ROAD FATALITIES: 'It sticks with me'
A TINY body smashing through the windscreen of a car and slamming into the road.
It's a sight horrific enough to cause life-long trauma for anyone who witnesses it.
For Hervey Bay police officer Constable Chris Paschedag, it became the inspiration behind his career.
Cnst Paschedag knows how devastating fatal crashes can be - primarily for the victims and their families but also for first responders and emergency crews.
After a horror month on Queensland roads, including a crash that claimed the lives of four Hervey Bay siblings and their mother, he has renewed calls for drivers to take care on the roads.
He has seen family holidays destroyed because basic mechanical checks weren't carried out.
He has witnessed the carnage of plenty of fatal and near-fatal crashes and delivered the heartbreaking message that a loved one has died more than once.
But it is that first crash, when he witnessed a child aged four or five, fly from his seat onto the bitumen, that has stuck with him through the years.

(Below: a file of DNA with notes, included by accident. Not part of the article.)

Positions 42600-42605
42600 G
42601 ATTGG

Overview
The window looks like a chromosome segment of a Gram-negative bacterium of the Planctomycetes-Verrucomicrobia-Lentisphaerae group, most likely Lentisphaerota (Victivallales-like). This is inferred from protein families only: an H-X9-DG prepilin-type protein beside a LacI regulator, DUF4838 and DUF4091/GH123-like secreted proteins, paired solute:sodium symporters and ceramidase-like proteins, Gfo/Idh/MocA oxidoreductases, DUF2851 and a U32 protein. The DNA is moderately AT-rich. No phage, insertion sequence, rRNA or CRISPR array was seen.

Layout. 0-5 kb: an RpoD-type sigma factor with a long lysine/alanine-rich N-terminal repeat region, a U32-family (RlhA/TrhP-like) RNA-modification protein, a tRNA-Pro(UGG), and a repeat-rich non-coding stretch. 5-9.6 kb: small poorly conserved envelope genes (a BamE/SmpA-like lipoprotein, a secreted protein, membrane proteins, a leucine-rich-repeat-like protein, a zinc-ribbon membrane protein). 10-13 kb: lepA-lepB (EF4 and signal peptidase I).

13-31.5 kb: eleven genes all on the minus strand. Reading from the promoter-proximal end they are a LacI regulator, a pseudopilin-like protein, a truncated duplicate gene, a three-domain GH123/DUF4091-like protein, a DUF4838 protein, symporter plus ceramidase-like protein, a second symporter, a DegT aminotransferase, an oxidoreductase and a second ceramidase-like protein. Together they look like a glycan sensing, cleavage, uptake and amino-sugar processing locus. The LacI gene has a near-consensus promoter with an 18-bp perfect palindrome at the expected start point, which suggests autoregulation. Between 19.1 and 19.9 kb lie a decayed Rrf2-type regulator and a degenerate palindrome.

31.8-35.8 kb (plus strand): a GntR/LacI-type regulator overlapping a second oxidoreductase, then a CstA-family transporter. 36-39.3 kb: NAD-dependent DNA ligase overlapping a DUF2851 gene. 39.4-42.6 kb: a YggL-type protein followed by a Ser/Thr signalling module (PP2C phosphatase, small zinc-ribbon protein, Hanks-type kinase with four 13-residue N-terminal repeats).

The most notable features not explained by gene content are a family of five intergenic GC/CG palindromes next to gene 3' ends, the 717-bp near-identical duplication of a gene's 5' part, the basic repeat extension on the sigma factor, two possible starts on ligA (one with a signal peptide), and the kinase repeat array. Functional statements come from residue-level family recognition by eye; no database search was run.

Cnst Paschedag was just a child himself when the crash happened just outside his family home.
Remarkably, he says, the victim of that crash was one of the lucky ones, walking away with relatively minor injuries.
"He was in shock - complaining about getting blood on his new shoes more than anything," Cnst Paschedag said.
"It sticks with me now that I'm a police officer."
Cnst Paschedag knows all too well not everyone will walk away from the scene of a horror crash, complaining only about some blood on their shoes.
But while being at the scene of a crash can be heartbreaking, he says what comes afterwards is often the hardest part.
"Personally, what I find most difficult is dealing with families after," he said.
The terrible task of having to tell families their loved ones won't be coming home too often falls on the shoulders of police officers.
These days, Cnst Paschedag can only hope he gets there before the family finds out via social media.
But having to talk to families who have no idea what is coming is far from easy.
"It's not an easy message to give or an easy message to get," he said.
"The main thing is making sure they have appropriate support."
As for that first horror crash, Cnst Paschedag says it motivates him to stay safe every time he gets behind the wheel of a car.
While spreading the message of road safety can at times be frustrating, with repeated messages seemingly not getting through, he said it was vital.
"I remain optimistic," he said.
"Everyone has the capacity to drive safely.
"The objective should be to get there safe at the end of the drive - slow down and survive the drive."